Everyone is coming to terms with Coronavirus and what it’ll mean for themselves and their businesses. Change creates that double-edged sword of opportunity and risk. Capitalising on opportunities and mitigating risks is what a good strategy is all about. However, before we begin to look to the future, we must first understand the current situation and how long it’s likely to be with us.

Many people seem to have formed the view that the isolation we are going through is a 3 to 6-month prospect. The Singapore government is currently saying 12 months. Unfortunately, when reviewing the situation and latest literature I’ve come to the conclusion we’re likely stuck with social distancing and quarantine measures for much longer. How much longer? Until we have a vaccine that can be effectively distributed… Best guess? 18 months.

So quarantine and social distancing is ‘The New Normal’.

My view has numerous assumptions which I’ll unpack below. Let me know if I’ve made a mistake (I’d love to be wrong!).

For the coronavirus to burn out by itself we need to collectively develop herd immunity. What is herd immunity? Here is the definition straight from Wikipedia.

Herd immunity (also called herd effectcommunity immunitypopulation immunity, or social immunity) is a form of indirect protection from infectious disease that occurs when a large percentage of a population has become immune to an infection, whether through infection or vaccination.

So the two pathways to end the pandemic are a vaccine or immunity through infection. Immunity through infection has received much press recently in the world’s media as a strategy initially being pursued by the UK government. The plan was to allow the more resilient UK citizens to get infected while protecting the high-risk citizens to hopefully build a level of herd immunity quickly. The UK government has since publicly backtracked away from this approach.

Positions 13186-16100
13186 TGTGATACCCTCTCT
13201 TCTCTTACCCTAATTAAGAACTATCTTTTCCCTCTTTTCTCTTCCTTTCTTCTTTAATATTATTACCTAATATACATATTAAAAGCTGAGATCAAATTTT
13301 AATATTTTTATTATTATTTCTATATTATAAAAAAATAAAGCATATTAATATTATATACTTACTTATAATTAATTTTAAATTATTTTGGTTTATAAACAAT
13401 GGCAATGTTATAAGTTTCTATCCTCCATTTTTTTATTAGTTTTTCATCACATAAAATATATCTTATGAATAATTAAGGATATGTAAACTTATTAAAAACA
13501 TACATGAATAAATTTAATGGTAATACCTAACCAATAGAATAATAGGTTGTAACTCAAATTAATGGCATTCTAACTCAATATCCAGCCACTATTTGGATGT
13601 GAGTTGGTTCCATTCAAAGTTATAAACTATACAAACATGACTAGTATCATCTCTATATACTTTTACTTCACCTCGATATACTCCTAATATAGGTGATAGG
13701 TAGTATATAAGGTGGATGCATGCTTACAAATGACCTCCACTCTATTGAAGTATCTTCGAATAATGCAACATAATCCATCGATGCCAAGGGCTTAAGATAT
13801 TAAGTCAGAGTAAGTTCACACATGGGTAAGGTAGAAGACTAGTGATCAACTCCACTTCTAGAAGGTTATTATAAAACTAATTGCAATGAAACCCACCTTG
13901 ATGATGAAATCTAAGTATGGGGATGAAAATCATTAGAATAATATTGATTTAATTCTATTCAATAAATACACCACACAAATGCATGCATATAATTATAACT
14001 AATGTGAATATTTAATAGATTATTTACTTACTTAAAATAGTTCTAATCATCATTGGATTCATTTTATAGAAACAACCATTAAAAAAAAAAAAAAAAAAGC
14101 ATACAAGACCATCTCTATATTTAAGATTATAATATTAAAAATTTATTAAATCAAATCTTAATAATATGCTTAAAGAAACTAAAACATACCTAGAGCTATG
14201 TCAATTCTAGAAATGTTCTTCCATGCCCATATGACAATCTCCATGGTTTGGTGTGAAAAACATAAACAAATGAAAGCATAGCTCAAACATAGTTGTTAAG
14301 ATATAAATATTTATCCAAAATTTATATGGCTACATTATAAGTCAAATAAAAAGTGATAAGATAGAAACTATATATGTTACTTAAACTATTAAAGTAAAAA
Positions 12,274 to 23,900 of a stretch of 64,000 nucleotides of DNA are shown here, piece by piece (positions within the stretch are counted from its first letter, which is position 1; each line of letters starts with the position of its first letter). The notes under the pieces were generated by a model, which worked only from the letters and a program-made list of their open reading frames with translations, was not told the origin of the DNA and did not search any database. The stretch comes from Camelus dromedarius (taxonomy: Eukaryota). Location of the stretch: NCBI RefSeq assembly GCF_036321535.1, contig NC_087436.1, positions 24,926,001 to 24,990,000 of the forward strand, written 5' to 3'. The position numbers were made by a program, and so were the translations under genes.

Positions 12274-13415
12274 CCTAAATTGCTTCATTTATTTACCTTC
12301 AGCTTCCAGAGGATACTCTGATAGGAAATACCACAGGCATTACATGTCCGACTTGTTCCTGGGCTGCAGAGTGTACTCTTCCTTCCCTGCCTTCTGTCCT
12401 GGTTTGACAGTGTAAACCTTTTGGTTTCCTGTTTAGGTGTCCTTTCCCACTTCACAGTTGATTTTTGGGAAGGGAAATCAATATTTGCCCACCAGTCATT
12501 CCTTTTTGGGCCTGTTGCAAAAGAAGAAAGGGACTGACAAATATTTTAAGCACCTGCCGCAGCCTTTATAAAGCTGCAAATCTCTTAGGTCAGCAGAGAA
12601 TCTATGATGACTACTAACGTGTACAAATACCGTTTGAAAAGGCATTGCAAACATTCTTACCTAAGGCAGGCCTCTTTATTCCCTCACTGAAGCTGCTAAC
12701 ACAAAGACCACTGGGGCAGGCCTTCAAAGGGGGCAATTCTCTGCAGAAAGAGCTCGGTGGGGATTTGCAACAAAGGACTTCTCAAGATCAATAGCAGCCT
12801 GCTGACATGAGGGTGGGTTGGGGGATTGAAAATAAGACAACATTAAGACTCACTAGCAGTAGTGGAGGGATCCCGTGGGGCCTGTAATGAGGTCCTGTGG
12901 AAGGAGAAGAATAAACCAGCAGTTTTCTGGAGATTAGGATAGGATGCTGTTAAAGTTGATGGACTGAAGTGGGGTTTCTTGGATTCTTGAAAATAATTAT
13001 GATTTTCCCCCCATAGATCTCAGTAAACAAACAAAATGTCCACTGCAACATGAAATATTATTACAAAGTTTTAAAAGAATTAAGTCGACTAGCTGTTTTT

An indicative figure for effective herd immunity is 70% immunity within the population.  So, 70% of a population needs to have been infected and survived to provide sufficient immunity for the pandemic to end. The problem is, and the thing that stopped the UK from implementing such a strategy, is the relatively high proportion of hospitalisation and critical care required for people infected by the coronavirus. Hospitals will be overwhelmed unless we aggressively suppress transmission via quarantine and social distancing to reduce the number of cases occurring at any one time to a relative trickle. Unfortunately, this suppression approach will require a long time for Herd Immunity to be reached. So long in fact that we’re likely to have a vaccine before we get there…

Let’s take Australia as an example –

Australian Population24,600,000
Population infected to achieve Herd Immunity (assume requires 70%)17,220,000
Number of infected people who will show symptoms (70% of population)12,054,000
Number of symptomatic people that will require hospitalisation (20%)2,410,800
Number of hospitalised people that will require intensive care in ICU (30%)723,240
Total Days in an ICU required (assume 5 days per IC person, so 5 x ICU cases)3,616,200
Days filling available ICU beds at capacity (assume 4000 ICU beds)904.05

So assuming we completely max out all available ICU beds in Australia (and this is ICU beds at short-term surge levels; who knows if we can maintain that number longer term) and use them with 100% efficiency (which is obviously impossible) it’ll still take almost 2.5 years to reach 70% immunity within the Australian population.

We can shorten the time by increasing the infection rate and overwhelm our hospitals or we can maintain high levels of social distancing and quarantine and hope a vaccine comes sooner rather than later… Which I suspect is the approach most countries will follow.

So as a business leader, please don’t assume you can hold off the current situation and just outlast this pandemic.  You must embrace change and formulate a strategy that will allow you to survive and hopefully thrive in what will become the new normal.

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Note: Many assumptions were based on the paper published on the 16th March 2020 by the Imperial College COVID-19 response team. You can find it here.